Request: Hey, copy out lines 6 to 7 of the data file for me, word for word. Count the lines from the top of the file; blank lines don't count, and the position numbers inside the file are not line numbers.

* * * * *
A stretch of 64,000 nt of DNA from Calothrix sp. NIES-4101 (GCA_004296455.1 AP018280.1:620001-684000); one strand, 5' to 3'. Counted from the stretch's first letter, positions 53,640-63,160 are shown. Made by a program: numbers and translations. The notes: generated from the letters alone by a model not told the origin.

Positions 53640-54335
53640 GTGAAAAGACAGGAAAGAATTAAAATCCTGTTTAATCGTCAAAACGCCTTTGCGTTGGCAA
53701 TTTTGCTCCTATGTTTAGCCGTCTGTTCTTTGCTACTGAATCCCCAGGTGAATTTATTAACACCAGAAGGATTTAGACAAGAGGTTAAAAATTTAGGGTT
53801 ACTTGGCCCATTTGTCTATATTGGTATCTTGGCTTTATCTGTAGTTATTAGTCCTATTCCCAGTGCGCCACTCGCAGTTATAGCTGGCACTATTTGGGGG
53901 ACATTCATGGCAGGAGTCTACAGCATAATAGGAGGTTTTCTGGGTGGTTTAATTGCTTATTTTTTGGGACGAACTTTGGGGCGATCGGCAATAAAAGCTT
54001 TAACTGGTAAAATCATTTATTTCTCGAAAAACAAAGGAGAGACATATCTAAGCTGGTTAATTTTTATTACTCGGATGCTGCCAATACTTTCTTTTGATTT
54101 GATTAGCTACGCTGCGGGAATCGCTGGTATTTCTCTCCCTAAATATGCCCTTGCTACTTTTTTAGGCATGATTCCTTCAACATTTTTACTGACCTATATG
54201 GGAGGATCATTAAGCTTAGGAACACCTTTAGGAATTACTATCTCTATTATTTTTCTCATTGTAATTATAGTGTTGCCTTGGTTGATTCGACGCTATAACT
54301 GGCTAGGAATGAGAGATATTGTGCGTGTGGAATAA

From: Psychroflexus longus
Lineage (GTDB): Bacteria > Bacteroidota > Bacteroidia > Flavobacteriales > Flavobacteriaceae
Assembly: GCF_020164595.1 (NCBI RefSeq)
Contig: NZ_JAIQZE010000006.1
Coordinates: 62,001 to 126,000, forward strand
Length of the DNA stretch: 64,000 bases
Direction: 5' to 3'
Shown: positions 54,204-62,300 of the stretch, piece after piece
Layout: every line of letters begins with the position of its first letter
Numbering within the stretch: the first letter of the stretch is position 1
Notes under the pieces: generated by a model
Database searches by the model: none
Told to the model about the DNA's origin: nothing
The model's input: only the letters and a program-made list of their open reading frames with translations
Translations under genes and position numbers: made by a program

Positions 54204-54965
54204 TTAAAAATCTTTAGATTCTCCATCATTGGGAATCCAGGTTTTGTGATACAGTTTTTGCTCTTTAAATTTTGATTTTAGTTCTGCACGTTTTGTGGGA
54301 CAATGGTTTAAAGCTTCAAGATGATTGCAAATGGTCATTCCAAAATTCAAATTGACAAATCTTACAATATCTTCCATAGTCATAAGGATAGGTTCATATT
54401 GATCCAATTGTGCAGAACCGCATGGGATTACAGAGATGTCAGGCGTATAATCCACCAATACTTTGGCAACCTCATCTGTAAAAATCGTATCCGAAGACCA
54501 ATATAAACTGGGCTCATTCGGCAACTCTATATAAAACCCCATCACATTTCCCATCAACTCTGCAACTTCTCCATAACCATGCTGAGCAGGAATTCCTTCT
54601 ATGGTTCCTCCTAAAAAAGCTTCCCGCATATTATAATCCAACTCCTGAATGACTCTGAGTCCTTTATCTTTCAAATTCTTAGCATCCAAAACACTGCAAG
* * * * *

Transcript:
53901 ACATTCATGGCAGGAGTCTACAGCATAATAGGAGGTTTTCTGGGTGGTTTAATTGCTTATTTTTTGGGACGAACTTTGGGGCGATCGGCAATAAAAGCTT
54001 TAACTGGTAAAATCATTTATTTCTCGAAAAACAAAGGAGAGACATATCTAAGCTGGTTAATTTTTATTACTCGGATGCTGCCAATACTTTCTTTTGATTT